Analytic and Numerical Ab Initio Analysis of Hydrogen Bilayersby Tommy on 24/02/2017
This should help sort out the great hydrogen metallization war before it escalates further.
Metallization of solid molecular hydrogen in two dimensions: Mott-Hubbard-type transition, Andrzej Biborski, Andrzej P. Kądzielawa and Józef Spałek (21 February 2017)
We analyze the pressure-induced metal-insulator transition in a two-dimensional vertical stack of H2 molecules in x-y plane, and show that it represents a striking example of the Mott-Hubbard-type transition. Our combined exact diagonalization approach, formulated and solved in the second quantization formalism, includes also simultaneous ab initio readjustment of the single-particle wave functions, contained in the model microscopic parameters. The system is studied as a function of applied side force (generalized pressure), both in the H2-molecular and H-quasiatomic states. Extended Hubbard model is taken at the start, together with longer-range electron-electron interactions incorporated into the scheme. The stacked molecular plane transforms discontinuously into a (quasi)atomic state under the applied force via a two-step transition: the first between molecular insulating phases and the second from the molecular to the quasiatomic metallic phase. No quasiatomic insulating phase occurs. All the transitions are accompanied by an abrupt changes of the bond length and the intermolecular distance (lattice parameter), as well as by discontinuous changes of the principal electronic properties, which are characteristic of the Mott-Hubbard transition here associated with the jumps of the predetermined equilibrium lattice parameter and the effective bond length. The phase transition can be interpreted in terms of the solid hydrogen metallization under pressure exerted by e.g., the substrate covered with a monomolecular H2 film of the vertically stacked molecules. Both the Mott and Hubbard criteria at the insulator to metal transition are discussed.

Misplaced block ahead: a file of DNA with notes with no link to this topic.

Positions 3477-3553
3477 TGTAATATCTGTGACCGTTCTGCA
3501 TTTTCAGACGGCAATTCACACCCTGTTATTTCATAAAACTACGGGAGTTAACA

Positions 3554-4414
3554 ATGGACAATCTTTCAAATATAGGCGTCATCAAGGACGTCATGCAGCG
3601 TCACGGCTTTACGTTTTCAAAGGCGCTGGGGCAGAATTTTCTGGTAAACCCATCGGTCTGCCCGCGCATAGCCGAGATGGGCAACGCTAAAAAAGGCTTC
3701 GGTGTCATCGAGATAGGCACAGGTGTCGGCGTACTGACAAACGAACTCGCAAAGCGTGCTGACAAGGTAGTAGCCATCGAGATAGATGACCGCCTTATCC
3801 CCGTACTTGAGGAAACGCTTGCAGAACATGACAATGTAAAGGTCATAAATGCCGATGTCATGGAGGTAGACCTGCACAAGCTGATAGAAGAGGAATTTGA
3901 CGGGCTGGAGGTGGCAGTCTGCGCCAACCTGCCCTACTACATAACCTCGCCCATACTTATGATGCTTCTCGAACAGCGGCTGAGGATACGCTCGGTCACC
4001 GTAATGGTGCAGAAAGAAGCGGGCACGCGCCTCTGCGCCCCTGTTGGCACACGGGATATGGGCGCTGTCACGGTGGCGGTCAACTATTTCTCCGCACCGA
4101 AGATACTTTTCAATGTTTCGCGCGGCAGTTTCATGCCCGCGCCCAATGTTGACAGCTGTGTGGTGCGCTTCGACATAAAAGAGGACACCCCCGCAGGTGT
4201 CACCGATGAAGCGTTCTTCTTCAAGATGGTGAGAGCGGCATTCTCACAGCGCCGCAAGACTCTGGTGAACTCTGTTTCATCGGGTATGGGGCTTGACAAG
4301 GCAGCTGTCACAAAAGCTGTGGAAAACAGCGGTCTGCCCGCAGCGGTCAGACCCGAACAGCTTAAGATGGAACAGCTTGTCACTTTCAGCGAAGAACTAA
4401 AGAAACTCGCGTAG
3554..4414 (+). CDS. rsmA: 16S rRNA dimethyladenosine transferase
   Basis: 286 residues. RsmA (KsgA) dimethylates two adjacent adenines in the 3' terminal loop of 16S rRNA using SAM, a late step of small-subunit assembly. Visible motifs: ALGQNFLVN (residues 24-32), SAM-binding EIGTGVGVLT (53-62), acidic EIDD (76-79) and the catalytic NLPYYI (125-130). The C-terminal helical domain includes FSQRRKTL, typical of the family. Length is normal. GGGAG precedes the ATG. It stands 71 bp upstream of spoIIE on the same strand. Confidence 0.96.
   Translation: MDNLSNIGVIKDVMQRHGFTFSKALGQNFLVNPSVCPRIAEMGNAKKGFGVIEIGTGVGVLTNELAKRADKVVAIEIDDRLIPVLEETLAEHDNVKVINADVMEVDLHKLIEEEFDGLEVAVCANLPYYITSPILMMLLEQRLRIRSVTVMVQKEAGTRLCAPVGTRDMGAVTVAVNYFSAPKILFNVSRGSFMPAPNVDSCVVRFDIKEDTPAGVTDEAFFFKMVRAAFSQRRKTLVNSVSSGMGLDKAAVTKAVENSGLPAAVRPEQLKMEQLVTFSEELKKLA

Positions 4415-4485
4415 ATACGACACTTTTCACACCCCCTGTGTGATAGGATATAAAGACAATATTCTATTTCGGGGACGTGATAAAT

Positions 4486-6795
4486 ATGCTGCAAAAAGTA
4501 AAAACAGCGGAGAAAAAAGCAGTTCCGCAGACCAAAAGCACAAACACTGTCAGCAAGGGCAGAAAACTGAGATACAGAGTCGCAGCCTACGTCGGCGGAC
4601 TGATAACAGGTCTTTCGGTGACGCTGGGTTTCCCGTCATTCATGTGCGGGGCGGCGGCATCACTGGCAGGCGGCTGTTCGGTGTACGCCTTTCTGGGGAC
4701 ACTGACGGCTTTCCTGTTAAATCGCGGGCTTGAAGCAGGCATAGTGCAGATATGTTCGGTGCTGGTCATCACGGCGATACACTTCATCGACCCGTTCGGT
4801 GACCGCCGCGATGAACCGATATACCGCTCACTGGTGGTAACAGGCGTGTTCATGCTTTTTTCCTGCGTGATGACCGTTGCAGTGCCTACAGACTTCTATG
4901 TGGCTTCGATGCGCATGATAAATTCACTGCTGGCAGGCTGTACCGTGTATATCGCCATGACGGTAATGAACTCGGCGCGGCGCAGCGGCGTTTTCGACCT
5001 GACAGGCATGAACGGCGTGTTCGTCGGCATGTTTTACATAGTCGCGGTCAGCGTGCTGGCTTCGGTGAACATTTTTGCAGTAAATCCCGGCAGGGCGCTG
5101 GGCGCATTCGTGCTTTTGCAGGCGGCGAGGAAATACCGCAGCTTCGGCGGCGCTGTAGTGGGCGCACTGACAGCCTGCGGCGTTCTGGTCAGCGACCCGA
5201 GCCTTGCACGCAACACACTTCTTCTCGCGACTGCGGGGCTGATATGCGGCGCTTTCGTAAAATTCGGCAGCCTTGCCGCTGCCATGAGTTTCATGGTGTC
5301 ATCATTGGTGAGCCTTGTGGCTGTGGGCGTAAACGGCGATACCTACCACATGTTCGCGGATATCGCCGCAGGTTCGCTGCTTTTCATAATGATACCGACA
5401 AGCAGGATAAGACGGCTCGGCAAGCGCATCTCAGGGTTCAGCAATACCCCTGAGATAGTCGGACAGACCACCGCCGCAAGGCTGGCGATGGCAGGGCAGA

This work is of extremely high email@example.com